I wondered through reading all of your writing and comments on several posts, about what the mechanism isfor how to transfer this trust and openness to intimacy to others in my life?
    Does it just start to happen in micro steps like it did with her? It will certainly take bravery.
    I also wanted to add that one of the changes I have noticed coming from learning and mostly experiencing a secure attachment with my T – is that now I am much more able to see things from another persons perspective. When she used to ask me “if I were you and you were me what would you say?” I found it incredibly difficult to do. I just could. It get out of my own brain and think about her view. Is that because it was little me(I am quite good at this in my adult interactions)
    Is delayed theory of mind in early childhood linked with insecure attachment?
    I ask because I found not knowing what she was thinking or might be feeling was very triggering and difficult in this attachment process- I would assume that if I wasn’t in the room then she didn’t ever think of me at all. We have spoken about it and she has clarified that she does sometimes think about me or our work – but for me it felt like when I wasn’t with her, then this relationship ceased to exist. It was such an annihilation feeling and this cycled to me wanting to have more connection to avoid that feeling. This merry go round is tiring and time consuming.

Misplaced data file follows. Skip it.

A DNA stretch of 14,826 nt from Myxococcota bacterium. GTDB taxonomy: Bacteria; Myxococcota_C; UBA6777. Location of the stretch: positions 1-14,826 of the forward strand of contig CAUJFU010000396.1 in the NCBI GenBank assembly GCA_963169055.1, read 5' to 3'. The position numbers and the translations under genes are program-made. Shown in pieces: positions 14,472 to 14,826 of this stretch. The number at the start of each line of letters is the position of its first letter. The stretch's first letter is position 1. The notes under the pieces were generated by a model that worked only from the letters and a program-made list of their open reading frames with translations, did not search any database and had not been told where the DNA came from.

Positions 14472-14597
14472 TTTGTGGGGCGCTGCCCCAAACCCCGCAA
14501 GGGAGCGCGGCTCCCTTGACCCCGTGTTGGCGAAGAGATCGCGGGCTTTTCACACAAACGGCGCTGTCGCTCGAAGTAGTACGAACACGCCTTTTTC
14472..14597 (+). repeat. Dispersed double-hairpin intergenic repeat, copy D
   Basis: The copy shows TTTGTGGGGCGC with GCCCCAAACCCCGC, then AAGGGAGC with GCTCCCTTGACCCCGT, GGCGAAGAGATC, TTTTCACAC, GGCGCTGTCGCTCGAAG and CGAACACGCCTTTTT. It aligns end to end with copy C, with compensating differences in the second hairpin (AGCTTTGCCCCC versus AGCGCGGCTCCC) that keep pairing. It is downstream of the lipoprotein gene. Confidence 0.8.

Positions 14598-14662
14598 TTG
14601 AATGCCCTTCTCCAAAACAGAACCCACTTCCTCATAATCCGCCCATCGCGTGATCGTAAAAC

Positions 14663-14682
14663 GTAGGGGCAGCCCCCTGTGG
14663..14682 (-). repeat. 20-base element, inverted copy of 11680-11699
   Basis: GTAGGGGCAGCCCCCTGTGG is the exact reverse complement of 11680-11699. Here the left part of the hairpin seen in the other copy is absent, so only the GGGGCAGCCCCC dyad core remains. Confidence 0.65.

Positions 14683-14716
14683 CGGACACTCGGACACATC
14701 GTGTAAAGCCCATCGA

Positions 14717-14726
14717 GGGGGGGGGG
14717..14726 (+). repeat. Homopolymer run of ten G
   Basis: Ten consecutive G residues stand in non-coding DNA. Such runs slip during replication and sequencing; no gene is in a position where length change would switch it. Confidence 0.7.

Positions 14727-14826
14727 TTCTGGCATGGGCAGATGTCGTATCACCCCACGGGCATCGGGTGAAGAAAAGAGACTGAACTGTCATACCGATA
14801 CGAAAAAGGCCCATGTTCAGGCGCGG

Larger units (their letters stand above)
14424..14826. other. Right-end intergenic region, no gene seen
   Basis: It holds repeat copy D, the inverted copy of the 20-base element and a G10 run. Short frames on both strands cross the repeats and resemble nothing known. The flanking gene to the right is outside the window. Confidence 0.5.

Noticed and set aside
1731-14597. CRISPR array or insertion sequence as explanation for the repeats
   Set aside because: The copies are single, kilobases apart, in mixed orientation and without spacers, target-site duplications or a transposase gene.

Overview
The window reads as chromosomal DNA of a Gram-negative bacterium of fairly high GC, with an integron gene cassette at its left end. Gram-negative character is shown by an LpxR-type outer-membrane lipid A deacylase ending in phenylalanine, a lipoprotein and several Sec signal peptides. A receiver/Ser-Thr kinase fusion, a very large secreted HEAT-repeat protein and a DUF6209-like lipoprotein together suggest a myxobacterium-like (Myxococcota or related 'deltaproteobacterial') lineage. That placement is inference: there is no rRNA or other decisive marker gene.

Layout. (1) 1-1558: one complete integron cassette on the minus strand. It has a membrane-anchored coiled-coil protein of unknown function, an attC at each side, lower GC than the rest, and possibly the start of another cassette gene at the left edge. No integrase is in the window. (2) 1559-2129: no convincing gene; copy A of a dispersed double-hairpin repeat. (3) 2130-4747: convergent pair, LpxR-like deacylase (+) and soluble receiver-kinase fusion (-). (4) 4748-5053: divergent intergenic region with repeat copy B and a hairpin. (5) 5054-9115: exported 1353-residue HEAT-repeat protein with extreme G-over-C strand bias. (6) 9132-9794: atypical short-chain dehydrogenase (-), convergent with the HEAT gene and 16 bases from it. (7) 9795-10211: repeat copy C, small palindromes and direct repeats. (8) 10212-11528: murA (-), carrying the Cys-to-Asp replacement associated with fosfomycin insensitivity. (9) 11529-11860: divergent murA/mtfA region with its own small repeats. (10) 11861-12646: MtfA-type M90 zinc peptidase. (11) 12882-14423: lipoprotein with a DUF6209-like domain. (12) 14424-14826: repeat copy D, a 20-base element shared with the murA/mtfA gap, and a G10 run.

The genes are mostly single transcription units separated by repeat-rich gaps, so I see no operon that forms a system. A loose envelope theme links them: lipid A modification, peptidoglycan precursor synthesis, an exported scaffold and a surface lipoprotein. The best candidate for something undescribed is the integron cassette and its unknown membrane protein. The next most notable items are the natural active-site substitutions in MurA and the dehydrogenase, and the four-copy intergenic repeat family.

Having read your blogs really set free my shame about this and now as I experience feelings with it about her that I don’t understand or that aren’t rational as an adult, it is clear that it is little me.
    When I disucussed this with her, and said that when feelings arise that are larger than me(not surprising if little me is feeling them) then we came up with a strategy. Put my hand on my heart (and leave it there)and feel the warmth and say “it’s okay, she is still there. I’ve got you now and we are okay” and to say it kindly. Put kind boundaries around little me. It has helped and I think will step by step allow those feelings not to bubble up so much.
    After all of that- the question I have is about the sense of annihilation that comes when this feeling of separation/anxiety about where she is bubbles up.
    I definitely don’t want her to be my mum or move into my house and be my best friend / i need her to stay as my therapist- but I also want to feel like I am on my own feet in my own life and am complete whether we are in the same room or not- the connection continues. Do you have any suggestions about how to think about this connection even when we aren’t together. From the comments I think a lot of us feel this way and it is a cause of what can only be described as anguish